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Michigan State responds to Harvard challenge

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SPOKANE, Wash. — Harvard, the Ivy League school best known for producing scholars, almost produced a major upset in the NCAA Tournament on Saturday night.

The Crimson erased a 16-point deficit in the second half against Michigan State, but the Spartans quickly regained the lead and held on for an 80-73 victory at Spokane Arena.

“They responded like great teams do,” Harvard guard Brandyn Curry said. “They didn’t lose composure.”

The Spartans, seeded fourth in the East Regional, improved to 28-8 with the third-round win. Michigan State advances to the Sweet 16 for the sixth time in the past seven years. The Spartans play Friday in New York against the winner of Sunday’s game between No. 1 seed Virginia (29-6) and No. 8 seed Memphis (24-9).

Junior swingman Branden Dawson led the Spartans with 26 points and nine rebounds. He sank 12 of 15 shots from the field in front of a sellout crowd of 11,623.

“BJ (Dawson) did a great job on the boards, playing defense,” Spartans guard Denzel Valentine said.

Dawson scored 20 points in the first half and Spartans guard Gary Harris had 14 of his 18 points in the second half. Guard Wesley Saunders led Harvard with 22 points and three steals.

Michigan State dominated the first half, forcing seven turnovers en route to a 45-33 lead at the break. When Spartans forward Adreian Payne opened the second half with a thunderous, two-handed dunk, the game appeared to be on the verge of turning into a rout.

The Crimson, however, made a 13-0 run to tie the score at 55-55 with 9:09 left. Two minutes later, gunner Laurent Rivard buried a 3 from the right corner to push Harvard ahead 62-60.

Harvard’s only lead of the game lasted 18 seconds. Spartans guard Travis Trice knocked down a 3 with 6:52 left to ignite an 11-1 spurt for the Spartans, who secured the victory at the free-throw line.

“Just a wonderful effort by our team,” Harvard coach Tommy Amaker said, “but certainly you’ve got to play perfect basketball to be able to pull a game out like that, being in a deficit that we were.”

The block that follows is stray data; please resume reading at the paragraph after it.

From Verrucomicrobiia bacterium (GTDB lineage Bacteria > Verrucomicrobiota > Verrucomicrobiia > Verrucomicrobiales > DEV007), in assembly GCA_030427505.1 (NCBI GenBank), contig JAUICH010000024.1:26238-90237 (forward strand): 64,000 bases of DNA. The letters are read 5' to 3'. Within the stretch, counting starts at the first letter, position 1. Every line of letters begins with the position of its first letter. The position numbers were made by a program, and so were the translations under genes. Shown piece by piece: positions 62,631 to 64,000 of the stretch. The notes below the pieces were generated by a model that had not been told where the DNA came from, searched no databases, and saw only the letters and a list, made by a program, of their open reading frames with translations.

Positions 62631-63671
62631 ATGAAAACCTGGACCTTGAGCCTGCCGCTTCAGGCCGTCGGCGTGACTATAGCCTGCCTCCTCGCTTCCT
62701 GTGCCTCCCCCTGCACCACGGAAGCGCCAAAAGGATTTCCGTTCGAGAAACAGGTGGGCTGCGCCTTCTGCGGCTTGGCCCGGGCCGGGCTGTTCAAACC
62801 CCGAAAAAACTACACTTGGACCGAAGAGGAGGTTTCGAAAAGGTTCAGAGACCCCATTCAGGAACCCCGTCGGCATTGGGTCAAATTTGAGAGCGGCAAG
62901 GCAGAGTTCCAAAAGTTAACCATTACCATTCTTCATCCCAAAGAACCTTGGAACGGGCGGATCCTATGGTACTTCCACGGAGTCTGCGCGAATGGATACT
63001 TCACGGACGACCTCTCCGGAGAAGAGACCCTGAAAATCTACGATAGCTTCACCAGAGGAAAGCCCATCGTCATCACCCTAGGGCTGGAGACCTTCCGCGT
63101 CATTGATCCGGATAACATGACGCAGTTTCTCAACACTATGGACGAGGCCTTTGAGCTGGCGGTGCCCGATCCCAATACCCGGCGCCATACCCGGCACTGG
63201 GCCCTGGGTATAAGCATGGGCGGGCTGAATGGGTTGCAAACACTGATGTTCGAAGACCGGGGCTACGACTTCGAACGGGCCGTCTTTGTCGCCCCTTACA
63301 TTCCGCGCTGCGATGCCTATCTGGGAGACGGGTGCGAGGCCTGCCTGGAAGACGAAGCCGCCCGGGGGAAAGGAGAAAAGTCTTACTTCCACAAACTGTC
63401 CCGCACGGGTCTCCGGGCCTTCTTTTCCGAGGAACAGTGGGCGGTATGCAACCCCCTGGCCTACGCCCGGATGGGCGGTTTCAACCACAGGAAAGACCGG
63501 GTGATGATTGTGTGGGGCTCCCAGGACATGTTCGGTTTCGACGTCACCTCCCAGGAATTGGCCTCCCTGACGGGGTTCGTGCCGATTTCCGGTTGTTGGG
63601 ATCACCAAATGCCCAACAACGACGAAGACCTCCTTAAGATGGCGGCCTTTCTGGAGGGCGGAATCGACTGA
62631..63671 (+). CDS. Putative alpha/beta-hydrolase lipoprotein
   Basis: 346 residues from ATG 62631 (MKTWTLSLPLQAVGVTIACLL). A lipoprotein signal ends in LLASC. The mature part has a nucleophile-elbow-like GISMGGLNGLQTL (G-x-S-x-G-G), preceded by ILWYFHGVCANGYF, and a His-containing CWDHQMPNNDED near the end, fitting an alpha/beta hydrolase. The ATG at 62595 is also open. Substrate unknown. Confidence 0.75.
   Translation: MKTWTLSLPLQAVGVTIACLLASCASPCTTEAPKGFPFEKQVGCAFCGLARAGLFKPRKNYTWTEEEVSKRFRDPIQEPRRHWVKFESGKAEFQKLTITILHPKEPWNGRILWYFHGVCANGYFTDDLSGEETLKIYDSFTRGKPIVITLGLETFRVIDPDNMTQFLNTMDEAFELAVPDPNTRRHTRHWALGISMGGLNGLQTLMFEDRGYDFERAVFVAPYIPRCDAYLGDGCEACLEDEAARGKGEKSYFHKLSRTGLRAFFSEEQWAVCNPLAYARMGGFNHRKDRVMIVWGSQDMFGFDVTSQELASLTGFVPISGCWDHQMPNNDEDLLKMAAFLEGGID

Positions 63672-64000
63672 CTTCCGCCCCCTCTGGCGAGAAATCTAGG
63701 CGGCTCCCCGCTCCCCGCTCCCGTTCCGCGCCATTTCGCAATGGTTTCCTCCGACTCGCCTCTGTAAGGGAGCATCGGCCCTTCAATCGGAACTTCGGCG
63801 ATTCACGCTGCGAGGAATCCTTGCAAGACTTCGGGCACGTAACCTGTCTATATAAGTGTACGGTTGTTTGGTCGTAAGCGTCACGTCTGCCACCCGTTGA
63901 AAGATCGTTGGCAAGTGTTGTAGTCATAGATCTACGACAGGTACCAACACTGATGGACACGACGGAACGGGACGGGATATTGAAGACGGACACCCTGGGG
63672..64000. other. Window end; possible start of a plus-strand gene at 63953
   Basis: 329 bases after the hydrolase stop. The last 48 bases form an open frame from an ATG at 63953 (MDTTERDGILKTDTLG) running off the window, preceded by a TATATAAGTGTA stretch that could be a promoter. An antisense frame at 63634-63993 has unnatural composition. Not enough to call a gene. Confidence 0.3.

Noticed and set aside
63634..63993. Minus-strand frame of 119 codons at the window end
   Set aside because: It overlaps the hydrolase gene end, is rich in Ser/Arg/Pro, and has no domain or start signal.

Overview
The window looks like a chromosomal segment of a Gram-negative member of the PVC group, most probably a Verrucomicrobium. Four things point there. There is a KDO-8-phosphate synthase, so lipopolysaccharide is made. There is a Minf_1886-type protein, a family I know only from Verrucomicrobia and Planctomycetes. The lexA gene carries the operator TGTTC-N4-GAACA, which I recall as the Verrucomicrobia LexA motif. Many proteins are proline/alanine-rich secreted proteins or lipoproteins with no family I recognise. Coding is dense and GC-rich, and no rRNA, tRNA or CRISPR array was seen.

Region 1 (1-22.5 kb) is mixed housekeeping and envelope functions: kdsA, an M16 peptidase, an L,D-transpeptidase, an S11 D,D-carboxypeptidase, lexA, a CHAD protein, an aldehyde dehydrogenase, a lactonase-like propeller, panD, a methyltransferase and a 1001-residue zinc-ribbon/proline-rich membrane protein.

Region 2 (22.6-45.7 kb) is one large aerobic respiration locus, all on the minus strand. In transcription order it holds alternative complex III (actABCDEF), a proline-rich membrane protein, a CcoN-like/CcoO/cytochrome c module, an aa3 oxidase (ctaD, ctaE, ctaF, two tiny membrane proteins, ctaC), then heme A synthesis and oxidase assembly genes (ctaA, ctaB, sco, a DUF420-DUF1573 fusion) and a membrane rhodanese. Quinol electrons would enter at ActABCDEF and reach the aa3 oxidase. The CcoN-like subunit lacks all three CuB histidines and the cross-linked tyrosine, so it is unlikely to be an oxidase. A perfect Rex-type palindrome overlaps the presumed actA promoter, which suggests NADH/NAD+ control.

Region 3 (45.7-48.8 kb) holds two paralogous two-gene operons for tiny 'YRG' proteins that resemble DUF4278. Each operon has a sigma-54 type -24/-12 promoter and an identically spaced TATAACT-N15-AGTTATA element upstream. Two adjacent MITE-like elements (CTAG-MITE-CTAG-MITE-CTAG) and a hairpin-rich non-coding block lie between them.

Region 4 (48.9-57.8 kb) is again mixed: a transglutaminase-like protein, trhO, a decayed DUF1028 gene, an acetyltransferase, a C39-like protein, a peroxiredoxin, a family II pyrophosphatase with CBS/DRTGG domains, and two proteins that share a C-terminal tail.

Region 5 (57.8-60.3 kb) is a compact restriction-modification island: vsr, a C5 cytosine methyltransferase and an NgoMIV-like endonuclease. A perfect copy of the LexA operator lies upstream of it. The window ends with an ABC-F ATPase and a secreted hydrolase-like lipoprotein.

Dawson said, “They just kept fighting and never gave up.”

The Spartans had only one turnover in the first half — “We played so well early,” coach Tom Izzo said — then turned it over 10 times in the second half.

Dawson said, “We got comfortable with our lead.”

Izzo said, “We got sloppy.”

Forward Steve Moundou-Missi played a pivotal role in the Harvard comeback. After taking just one shot from the field and going scoreless in the first 20 minutes, he finished with 11 points and a game-high 10 rebounds.

“Steve’s play was outstanding,” Amaker said.

Izzo was similarly impressed with the second-half performance and intensity of Harris.

“I could just see it in his eyes,” Izzo said.

Payne, who scored 41 points in Thursday’s win over Delaware, had 12 points. Curry scored 12 for Harvard.

The Spartans took advantage of their size advantage to outscore the Crimson 38-24 in the paint. Michigan State outrebounded Harvard by only two (34-32).

Amaker described Michigan State as “an incredible basketball team.” The coach said he was particularly impressed with the Spartans’ transition game.

“I thought that was really one of the bigger keys,” Amaker said. “They put us on our heels right away and then, certainly, put us in a big deficit and a big hole.

“I can’t say enough about our team and the effort and the guts that they showed in the second half to make a run, to take the lead, to play with so much composure and poise and fight.”

Valentine, who totaled six points, seven rebounds and six assists, said the Crimson gave Michigan State “a scare, and we need to give credit to Harvard.”

Valentine added, “I think that guys (the Spartans) were a little tired. That was our fifth game in nine days, so I think that played a factor.”

Harvard point guard Siyani Chambers said, “I give Michigan State a lot of credit. They played really hard.

“As we were expecting, they came out there ready to battle, and in the

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